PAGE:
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Or is it all just a misunderstanding?
Let me open with what happened to Serena Williams during her pregnancy. Now, first of all, we're talking about a woman who's probably more in touch with her body even then the average woman, because she works to physical extremes so much, she has to know exactly where her limits are!!
Because she had a prior health condition, being prone to blood clots, she knew the symptoms. And she had one of the most terrifying things happen to her that any expecting mother can…she felt the symptoms of an embolism.
She was used to taking medicine to thin her blood and fight the clots, but she couldn't take that while pregnant, so that was even more reason for her to believe that a clot was forming now.
So this courageous woman got up out of the hospital bed and left the room so her mom wouldn't worry, and asked the nurse to perform the particular type of CT scan she needed, and to put her on an IV blood thinner. The nurse thought maybe she was just confused, but as she insisted, the nurse agreed to perform an ultrasound on her legs to check for clots.
Serena says she remembered thinking, "This isn't what I ask for, I need an actual CT scan!" As she started feeling terrifyingly worse, and may not have even made it..they finally gave her a full body CT scan, and found that there were a bunch of little blood clots in her lungs!! Ugh!
She's amazing enough that she plays it off as a joke now, saying, "Always listen to Dr. Williams." I feel like I would not be able to look back on it so well and joke about it!!
For every story like this, there are a million more, about how women's health problems are brushed aside…It could "just" be hormones, right??
But does this happen to men at the same rate? Or is there worrying bias at play, that could make women's health problems worse, or even put their life at risk?
Many people agree, yes, and well it's difficult to pinpoint a reason and unfair to say the doctors are sexist, the issue seems to be that women's health problems can be taken for granted, and for whatever reason haven't been studied as long and extensively as men's health problems.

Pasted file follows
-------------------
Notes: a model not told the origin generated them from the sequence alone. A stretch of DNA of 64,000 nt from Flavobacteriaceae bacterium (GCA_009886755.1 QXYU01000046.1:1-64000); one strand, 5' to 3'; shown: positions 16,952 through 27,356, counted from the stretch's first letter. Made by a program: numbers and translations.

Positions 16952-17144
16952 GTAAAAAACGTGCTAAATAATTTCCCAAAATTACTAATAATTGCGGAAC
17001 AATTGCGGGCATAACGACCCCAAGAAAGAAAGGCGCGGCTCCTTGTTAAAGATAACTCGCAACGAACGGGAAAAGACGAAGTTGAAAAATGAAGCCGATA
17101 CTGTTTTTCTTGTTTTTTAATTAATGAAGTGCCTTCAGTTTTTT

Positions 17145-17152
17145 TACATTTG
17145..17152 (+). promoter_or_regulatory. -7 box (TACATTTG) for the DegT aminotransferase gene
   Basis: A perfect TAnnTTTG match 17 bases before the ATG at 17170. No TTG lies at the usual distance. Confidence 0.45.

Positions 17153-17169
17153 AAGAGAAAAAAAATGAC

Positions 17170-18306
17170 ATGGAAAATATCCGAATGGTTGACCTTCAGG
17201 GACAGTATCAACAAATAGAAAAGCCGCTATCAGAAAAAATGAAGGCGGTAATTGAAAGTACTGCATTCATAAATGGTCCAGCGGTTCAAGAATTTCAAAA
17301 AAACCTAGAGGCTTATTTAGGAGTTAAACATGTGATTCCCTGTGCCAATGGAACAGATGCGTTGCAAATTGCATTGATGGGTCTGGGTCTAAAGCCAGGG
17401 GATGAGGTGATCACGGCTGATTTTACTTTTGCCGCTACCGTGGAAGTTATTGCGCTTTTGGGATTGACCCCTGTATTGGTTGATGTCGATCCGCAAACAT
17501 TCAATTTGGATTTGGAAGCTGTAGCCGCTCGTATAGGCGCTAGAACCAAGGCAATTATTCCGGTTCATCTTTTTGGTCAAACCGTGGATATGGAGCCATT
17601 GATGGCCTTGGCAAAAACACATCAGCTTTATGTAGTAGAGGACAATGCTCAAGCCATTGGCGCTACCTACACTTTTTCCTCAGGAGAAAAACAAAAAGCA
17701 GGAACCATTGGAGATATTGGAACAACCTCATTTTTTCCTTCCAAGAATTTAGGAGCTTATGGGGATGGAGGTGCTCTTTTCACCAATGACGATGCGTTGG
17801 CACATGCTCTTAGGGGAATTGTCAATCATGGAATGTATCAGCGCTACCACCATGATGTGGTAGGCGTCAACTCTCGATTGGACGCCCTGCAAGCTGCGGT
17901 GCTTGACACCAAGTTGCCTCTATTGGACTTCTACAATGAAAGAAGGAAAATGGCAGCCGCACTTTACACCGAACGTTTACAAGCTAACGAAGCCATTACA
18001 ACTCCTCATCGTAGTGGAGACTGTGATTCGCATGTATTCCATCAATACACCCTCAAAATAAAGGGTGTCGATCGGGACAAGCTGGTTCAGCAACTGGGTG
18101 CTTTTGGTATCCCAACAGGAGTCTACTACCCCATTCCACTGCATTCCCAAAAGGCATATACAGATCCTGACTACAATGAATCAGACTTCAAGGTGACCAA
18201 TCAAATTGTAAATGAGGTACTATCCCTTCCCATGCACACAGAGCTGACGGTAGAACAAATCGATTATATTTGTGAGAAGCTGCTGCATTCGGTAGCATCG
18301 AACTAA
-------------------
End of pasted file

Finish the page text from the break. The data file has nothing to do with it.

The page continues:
And also, women are more likely to get certain conditions than men are. For example, 3/4 of people with autoimmune diseases are women. But if a doctor doesn't have that frame of mind when a female patient goes to them and suspects it autoimmune disorder, then they may tell her just to "keep an eye on" the problem and her pain.
So then, what's the solution here, when women's health problems aren't taken as seriously? Well, I would say step number one is to continue to advocate for yourself and be confident, like Serena was. If you are sure about your symptoms and have a very strong feeling, don't waver!
As scary as it is to say, it really could be the difference between life and death, especially in the case of something like a heart attack. I wrote an article earlier on how women's heart attack symptoms are different from men's.
My other suggestion would be to, again, like Serena! Arm yourself with knowledge about how women and men have tested differently in studies. Women metabolize drugs differently, studies feature men and women, but most of them fail to take the next step and analyze the differences between the male research subjects and female subjects. So find the studies that do differentiate, that relate to your condition or suspected condition!!
I'm not saying to fight your doctor on everything and get antagonistic, but don't rest until you get an answer from them that you are satisfied with.
I think we can all agree that, whether or not there is actually a problem with bias against female patients…women's health problems are unique and varied.